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Bryan Heart

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The Beat:
A Bryan Heart Blog

The Beat is a monthly blog from Bryan Heart cardiologists to keep you informed on trending topics, advancements and news in heart care.

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Pacemaker Advancements

Written by W. Michael Kutayli, MD, Bryan Heart Electrophysiologist

Leadless pacemakers represent the latest in device technology and have revolutionized the treatment of bradycardia in recent years. Bryan Heart has been at the forefront of this revolution from the beginning and remains at its leading edge.

Leadless Pacemaker Origins

Initially envisioned in the 1970s, leadless pacemakers were successfully implanted in dogs using a mercury battery powered capsule. With advanced battery technology, communication capability, and catheter-based delivery systems leadless pacemakers became a reality.

The Micra Transcatheter Pacing system (Medtronic) received FDA approval in April 2016. Bryan Heart electrophysiologist Andrew Merliss, MD, implanted the first leadless pacemaker in Nebraska on July 6, 2016.

Leadless pacemakers are:

  • 90% smaller than a transvenous pacemaker
  • A self- contained generator and electrode system
  • Implanted directly into the right ventricle via a femoral vein transcatheter approach
    • requires no chest incision or subcutaneous generator pocket

The Micra attaches to the right ventricle myocardium via four linear self-expanding nitinol tines. Low-molecular weight heparin is administered preoperatively and during the procedure to prevent thrombosis. Complications may occur related to femoral vein access or need for device repositioning; there is moderate risk of cardiac perforation with subsequent pericardial effusion. Patients and providers should be aware that although cardiac perforation is a rare complication following pacemaker system implant procedures, the risk of major complications following cardiac perforation may be higher in patients who receive leadless pacing systems vs. traditional transvenous pacemakers.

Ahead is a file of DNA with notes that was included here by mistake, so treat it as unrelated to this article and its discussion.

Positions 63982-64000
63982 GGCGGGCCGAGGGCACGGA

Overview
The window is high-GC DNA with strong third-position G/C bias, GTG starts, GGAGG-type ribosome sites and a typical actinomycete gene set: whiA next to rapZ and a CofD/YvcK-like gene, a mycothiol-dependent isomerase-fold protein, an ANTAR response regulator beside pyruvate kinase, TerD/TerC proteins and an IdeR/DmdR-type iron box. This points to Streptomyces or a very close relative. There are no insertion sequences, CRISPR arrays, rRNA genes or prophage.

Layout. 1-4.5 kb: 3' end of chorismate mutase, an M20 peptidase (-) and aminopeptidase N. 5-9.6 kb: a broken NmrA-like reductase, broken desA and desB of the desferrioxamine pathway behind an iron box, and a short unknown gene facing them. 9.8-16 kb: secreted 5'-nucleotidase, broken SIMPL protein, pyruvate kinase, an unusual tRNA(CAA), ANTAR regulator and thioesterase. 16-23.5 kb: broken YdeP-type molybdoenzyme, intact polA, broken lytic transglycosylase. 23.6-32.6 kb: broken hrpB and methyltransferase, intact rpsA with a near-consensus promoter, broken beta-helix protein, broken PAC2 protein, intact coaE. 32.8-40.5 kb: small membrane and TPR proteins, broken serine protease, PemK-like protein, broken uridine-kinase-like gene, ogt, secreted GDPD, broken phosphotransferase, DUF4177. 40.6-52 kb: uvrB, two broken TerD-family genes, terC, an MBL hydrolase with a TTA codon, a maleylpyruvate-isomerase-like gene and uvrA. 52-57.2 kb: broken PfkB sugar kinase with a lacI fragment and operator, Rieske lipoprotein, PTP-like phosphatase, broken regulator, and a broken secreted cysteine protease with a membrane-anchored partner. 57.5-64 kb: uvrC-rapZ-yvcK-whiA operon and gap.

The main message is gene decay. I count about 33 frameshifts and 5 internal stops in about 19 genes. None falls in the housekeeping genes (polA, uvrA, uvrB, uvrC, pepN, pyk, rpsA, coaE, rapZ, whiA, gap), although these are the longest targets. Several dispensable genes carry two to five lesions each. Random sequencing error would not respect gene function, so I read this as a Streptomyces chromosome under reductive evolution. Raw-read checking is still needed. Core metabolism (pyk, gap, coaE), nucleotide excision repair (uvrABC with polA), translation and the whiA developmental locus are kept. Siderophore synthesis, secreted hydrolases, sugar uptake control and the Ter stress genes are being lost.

Benefits of Leadless Pacemakers

The primary advantage of a leadless pacemaker is the elimination of several complications associated with transvenous pacemakers and leads, such as:

  • Pocket infections
  • Hematoma
  • Lead dislodgement
  • Lead fracture

The leadless pacemaker also has cosmetic appeal because there is no chest incision or visible pacemaker pocket. Leadless pacemakers are also designed to be compatible with magnetic resonance imaging.

At present, leadless pacemakers provide only single-chamber ventricular pacing and lack defibrillation capacity. Leadless pacemakers may be suitable for patients with:

  • Permanent atrial fibrillation with bradycardia
  • Tachycardia-bradycardia syndrome or
  • Those who rarely require pacing

Until recently, leadless pacemakers were felt to be inappropriate for patients with certain forms of heart block.

Latest Leadless Pacers Hit the Market

Approved by the FDA in 2020, Micra AV™ looks like the original Micra. However, Micra AV™ has several additional and novel internal atrial sensing algorithms which detect cardiac movement, allowing the device to adjust pacing in the ventricle to coordinate with the atrium, providing “AV synchronous” pacing therapy. In a sense, it detects pressure changes that occur with atrial contraction—it has the ability to “listen” for intrinsic atrial activity.  The Micra AV™ also delivers an estimated average battery longevity of eight to 13 years, dependent on patient’s degree of AV block. The first Micra AV™ was implanted at Bryan on March 20, 2020.

Bryan Heart Continues to help Pioneer Advances in Leadless Pacing

Abbott recently announced new, late-breaking data from the global Leadless II IDE study evaluating Abbott's investigational Aveir leadless pacemaker in patients with certain abnormal heart rhythms. The data shows the Aveir device met its pre-specified primary endpoints and suggest that the Aveir system, once approved, could offer new benefits for patients who require the use of a pacemaker to treat slow heart rhythms.

Abbott's Aveir system is the world's only leadless pacemaker specifically designed to be retrieved when the device needs to be replaced or if a patient's therapy needs to be changed. Abbott's investigational Aveir leadless pacemaker is currently being evaluated for FDA approval. Bryan Heart electrophysiologists will be involved in upcoming trials with the Aveir system that may eventually lead to the development of a leadless dual chamber pacemaker.

As always, Bryan Heart remains committed to providing the Midwest with the latest pacing technologies available.

We’re Here for You

For questions or to refer a patient, please call 402-483-3333.

michael kutayli md

W. Michael Kutayli, MD

W. Michael Kutayli, MD, is a cardiac electrophysiologist at Bryan Heart. Kutayli is a graduate of The University of South Dakota School of Medicine and joined Bryan Heart in 2010 after completing his residency at Creighton University School of Medicine and fellowships at Case Western Reserve University and Creighton University School of Medicine. He is certified with the American Board of Internal Medicine.

View Dr. Kutayli's physician profile.

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